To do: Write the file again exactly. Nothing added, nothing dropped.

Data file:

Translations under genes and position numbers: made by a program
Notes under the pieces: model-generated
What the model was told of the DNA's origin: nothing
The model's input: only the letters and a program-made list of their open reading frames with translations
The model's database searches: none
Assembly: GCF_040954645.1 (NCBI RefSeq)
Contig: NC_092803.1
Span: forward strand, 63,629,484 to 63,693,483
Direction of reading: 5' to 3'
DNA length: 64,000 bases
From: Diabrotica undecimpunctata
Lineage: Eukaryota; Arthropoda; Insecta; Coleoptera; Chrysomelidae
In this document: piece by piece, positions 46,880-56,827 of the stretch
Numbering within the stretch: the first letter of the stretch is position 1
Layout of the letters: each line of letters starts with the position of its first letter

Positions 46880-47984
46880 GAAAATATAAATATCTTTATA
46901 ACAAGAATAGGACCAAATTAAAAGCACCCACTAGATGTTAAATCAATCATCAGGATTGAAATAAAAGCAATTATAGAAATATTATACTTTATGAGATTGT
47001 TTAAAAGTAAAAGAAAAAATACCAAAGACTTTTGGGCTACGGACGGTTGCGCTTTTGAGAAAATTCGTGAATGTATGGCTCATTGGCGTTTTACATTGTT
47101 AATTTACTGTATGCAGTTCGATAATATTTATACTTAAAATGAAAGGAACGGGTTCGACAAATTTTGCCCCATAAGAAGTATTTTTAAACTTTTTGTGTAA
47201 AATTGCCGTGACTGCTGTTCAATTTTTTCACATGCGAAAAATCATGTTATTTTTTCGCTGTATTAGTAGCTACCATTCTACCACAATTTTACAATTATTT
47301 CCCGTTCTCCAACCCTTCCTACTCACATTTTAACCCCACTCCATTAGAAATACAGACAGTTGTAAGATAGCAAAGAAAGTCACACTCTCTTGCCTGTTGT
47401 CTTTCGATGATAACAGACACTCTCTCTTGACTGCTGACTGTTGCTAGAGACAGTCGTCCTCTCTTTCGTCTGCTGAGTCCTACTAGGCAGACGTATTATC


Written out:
Translations under genes and position numbers: made by a program
Notes under the pieces: model-generated
What the model was told of the DNA's origin: nothing
The model's input: only the letters and a program-made list of their open reading frames with translations
The model's database searches: none
Assembly: GCF_040954645.1 (NCBI RefSeq)
Contig: NC_092803.1
Span: forward strand, 63,629,484 to 63,693,483
Direction of reading: 5' to 3'
DNA length: 64,000 bases
From: Diabrotica undecimpunctata
Lineage: Eukaryota; Arthropoda; Insecta; Coleoptera; Chrysomelidae
In this document: piece by piece, positions 46,880-56,827 of the stretch
Numbering within the stretch: the first letter of the stretch is position 1
Layout of the letters: each line of letters starts with the position of its first letter

Positions 46880-47984
46880 GAAAATATAAATATCTTTATA
46901 ACAAGAATAGGACCAAATTAAAAGCACCCACTAGATGTTAAATCAATCATCAGGATTGAAATAAAAGCAATTATAGAAATATTATACTTTATGAGATTGT
47001 TTAAAAGTAAAAGAAAAAATACCAAAGACTTTTGGGCTACGGACGGTTGCGCTTTTGAGAAAATTCGTGAATGTATGGCTCATTGGCGTTTTACATTGTT
47101 AATTTACTGTATGCAGTTCGATAATATTTATACTTAAAATGAAAGGAACGGGTTCGACAAATTTTGCCCCATAAGAAGTATTTTTAAACTTTTTGTGTAA
47201 AATTGCCGTGACTGCTGTTCAATTTTTTCACATGCGAAAAATCATGTTATTTTTTCGCTGTATTAGTAGCTACCATTCTACCACAATTTTACAATTATTT
47301 CCCGTTCTCCAACCCTTCCTACTCACATTTTAACCCCACTCCATTAGAAATACAGACAGTTGTAAGATAGCAAAGAAAGTCACACTCTCTTGCCTGTTGT
47401 CTTTCGATGATAACAGACACTCTCTCTTGACTGCTGACTGTTGCTAGAGACAGTCGTCCTCTCTTTCGTCTGCTGAGTCCTACTAGGCAGACGTATTATC